By TODD RICHMOND
MADISON, Wis. (AP) — The Wisconsin Assembly overwhelmingly approved a sweeping coronavirus relief bill Tuesday during a virtual session, the first time state lawmakers have gathered since the pandemic began in the United States.
The session took place in the Assembly chamber as usual, but because of concerns about spreading the virus, nearly two-thirds of the body’s 99 members attended using a videoconference. The Senate was to hold a similar session on Wednesday to send the bill on to Gov. Tony Evers.
It marked the first time in Wisconsin’s 172-year history that lawmakers convened a session with members participating remotely. Legislative rules require lawmakers to be present to debate and vote on bills, but a 2009 law allows for virtual sessions during disasters.
One section of the Assembly gallery was open to the public. Only 14 seats were open and each was about 6 feet apart from the others. Public seating, also 6 feet apart, was on offer in the Capitol rotunda. Two large TV screens, tuned to Skype, were set up on the Assembly chamber floor. About 35 members sat in the chamber, all spaced several seats apart. Many rows were empty. Several pages wore face masks, as did Assembly Minority Leader Gordon Hintz. He was the only Democrat on the floor.
The session got off to a slow start as Chief Clerk Pat Fuller tried to call the roll. Lawmakers joined from their kitchens, Capitol offices and home offices and struggled to unmute themselves and register their attendance before Fuller moved on to the next legislator. Some seemed amused at the setup, smiling and waving to the camera. Others initially appeared befuddled, apparently unable to hear or to figure out how to be heard. Roll call votes took minutes as Fuller asked each lawmaker individually for his or her vote. Normally, voting is almost instantaneous as lawmakers signal their votes from their seats with the touch of a button.
Moments before adjourning for a 10-minute receess, Speaker Pro Tempore Tyler August warned lawmakers not to touch their laptops during the break because if they disconnected themselves they wouldn’t be able to log back in. Assembly Speaker Robin Vos, one of the few legislators on the floor, said setting up the virtual session was “extremely challenging” and he hoped the Assembly would never have to meet that way again.
The process became smoother as the session progressed. The chamber ended up approving the bill 97-2.
The legislation largely ensures that Wisconsin can capture the $2.3 billion coming to the state under the federal stimulus bill, including higher Medicaid payments and unemployment benefits. The Legislature’s budget committee would be allowed to allocate up to $75 million in funding during the public health emergency and up to 90 days after it ends.
The proposal would also waive the state’s one-week waiting period to receive unemployment for anyone who applies between March and Feb. 7, 2021; ban certain insurers from prohibiting coverage in response to a COVID-19 diagnosis; ease licensing and credentialing for health care workers; reduce nurse training hour requirements; and render health providers immune from civil liability for services provided during the pandemic. Local municipalities also could choose to defer their residents’ property tax payments.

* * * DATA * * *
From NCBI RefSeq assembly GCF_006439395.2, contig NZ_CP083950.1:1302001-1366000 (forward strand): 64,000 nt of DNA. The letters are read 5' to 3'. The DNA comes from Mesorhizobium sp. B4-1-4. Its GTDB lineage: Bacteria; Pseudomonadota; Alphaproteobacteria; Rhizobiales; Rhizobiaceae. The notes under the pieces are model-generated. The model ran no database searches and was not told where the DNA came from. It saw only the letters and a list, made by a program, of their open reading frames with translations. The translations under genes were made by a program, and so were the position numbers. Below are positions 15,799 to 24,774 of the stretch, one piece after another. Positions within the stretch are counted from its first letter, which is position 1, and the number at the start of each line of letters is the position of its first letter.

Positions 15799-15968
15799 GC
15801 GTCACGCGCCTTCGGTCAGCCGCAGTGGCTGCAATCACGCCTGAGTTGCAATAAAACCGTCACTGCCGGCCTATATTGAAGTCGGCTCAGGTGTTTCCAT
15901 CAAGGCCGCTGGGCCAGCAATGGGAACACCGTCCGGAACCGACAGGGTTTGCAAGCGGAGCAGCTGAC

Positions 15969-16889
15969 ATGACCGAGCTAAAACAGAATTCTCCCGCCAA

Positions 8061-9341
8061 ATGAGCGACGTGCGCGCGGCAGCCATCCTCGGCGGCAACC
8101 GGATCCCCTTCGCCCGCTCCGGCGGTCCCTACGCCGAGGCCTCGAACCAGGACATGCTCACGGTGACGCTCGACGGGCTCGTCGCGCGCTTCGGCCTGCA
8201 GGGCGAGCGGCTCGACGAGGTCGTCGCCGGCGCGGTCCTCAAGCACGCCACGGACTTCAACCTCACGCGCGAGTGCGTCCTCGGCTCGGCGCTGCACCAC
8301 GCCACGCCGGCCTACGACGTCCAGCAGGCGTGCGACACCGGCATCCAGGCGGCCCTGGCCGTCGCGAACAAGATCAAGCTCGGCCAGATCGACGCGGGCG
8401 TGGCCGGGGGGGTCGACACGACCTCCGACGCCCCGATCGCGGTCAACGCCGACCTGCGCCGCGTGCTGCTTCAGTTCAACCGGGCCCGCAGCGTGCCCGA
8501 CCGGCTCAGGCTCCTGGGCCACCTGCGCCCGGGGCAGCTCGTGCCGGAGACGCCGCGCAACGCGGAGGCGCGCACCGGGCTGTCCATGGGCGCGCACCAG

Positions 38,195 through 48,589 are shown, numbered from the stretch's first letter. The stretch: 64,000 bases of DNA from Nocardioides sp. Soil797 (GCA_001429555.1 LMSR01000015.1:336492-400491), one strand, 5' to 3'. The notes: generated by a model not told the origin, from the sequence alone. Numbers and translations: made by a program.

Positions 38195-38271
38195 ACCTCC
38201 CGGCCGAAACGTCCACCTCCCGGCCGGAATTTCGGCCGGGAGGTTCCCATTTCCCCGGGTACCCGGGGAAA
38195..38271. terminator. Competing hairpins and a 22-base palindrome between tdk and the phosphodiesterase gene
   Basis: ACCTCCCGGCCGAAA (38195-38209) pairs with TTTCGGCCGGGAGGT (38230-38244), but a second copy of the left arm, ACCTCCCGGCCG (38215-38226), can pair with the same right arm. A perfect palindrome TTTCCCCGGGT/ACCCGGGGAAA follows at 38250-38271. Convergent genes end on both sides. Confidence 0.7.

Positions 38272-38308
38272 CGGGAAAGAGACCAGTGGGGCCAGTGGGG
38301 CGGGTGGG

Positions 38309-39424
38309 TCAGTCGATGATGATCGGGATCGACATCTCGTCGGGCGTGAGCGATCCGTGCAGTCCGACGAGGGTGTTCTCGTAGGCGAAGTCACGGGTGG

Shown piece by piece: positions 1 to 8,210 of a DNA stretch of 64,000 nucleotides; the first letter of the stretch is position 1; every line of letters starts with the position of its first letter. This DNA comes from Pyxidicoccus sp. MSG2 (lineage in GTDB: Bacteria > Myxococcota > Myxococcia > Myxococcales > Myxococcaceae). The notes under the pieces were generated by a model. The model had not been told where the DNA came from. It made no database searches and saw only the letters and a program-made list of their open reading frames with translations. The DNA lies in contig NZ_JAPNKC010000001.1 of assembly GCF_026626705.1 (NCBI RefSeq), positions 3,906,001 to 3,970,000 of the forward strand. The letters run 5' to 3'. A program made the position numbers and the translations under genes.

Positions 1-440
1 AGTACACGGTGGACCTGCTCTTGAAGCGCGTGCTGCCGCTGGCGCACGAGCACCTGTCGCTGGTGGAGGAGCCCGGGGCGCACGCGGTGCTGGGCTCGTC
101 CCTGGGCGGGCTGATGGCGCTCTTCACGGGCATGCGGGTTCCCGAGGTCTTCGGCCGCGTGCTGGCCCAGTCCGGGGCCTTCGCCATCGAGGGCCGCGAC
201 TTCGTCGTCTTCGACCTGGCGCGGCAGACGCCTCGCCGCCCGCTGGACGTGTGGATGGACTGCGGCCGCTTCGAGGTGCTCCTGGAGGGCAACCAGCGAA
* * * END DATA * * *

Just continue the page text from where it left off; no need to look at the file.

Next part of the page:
Evers’ administration has been working closely with Vos and Senate Majority Leader Scott Fitzgerald on the bill. The governor did not say Monday whether he supported the legislation, saying he had not reviewed it, but he hoped it wouldn’t be the last action taken by the Legislature to offer aid during the pandemic.
Nineteen states had allocated more than $3 billion to respond to the pandemic by Friday, according to the National Conference of State Legislatures and the Wisconsin Policy Forum.
By Tuesday, COVID-19 had killed 170 people in Wisconsin and infected more than 3,500. Among those who contracted the virus and recovered is Democratic state Rep. David Bowen, of Milwaukee.
Vos and Hintz were the only lawmakers who spoke about the bill prior to the vote. Hintz said the Legislature should be prepared to return to work on further legislation that helps Evers deal with the pandemic.
“We should make sure we are listening, enabling and supporting and giving (the Evers administration) the flexibility to manage this crisis,” he said. “I refuse to admit this is all we can do as a state.”
But Vos cautioned against giving Evers “blank checks” as the virus wreaks “economic carnage” on the state’s finances. He said he was disappointed the bill didn’t freeze state spending in fiscal year 2020-21 and lamented that state workers will still get an automatic 2% raise.
“We have to be just like a family were the credit card use is limited,” Vos said. “Think before we spend. Make investments that are wise but not wanting.”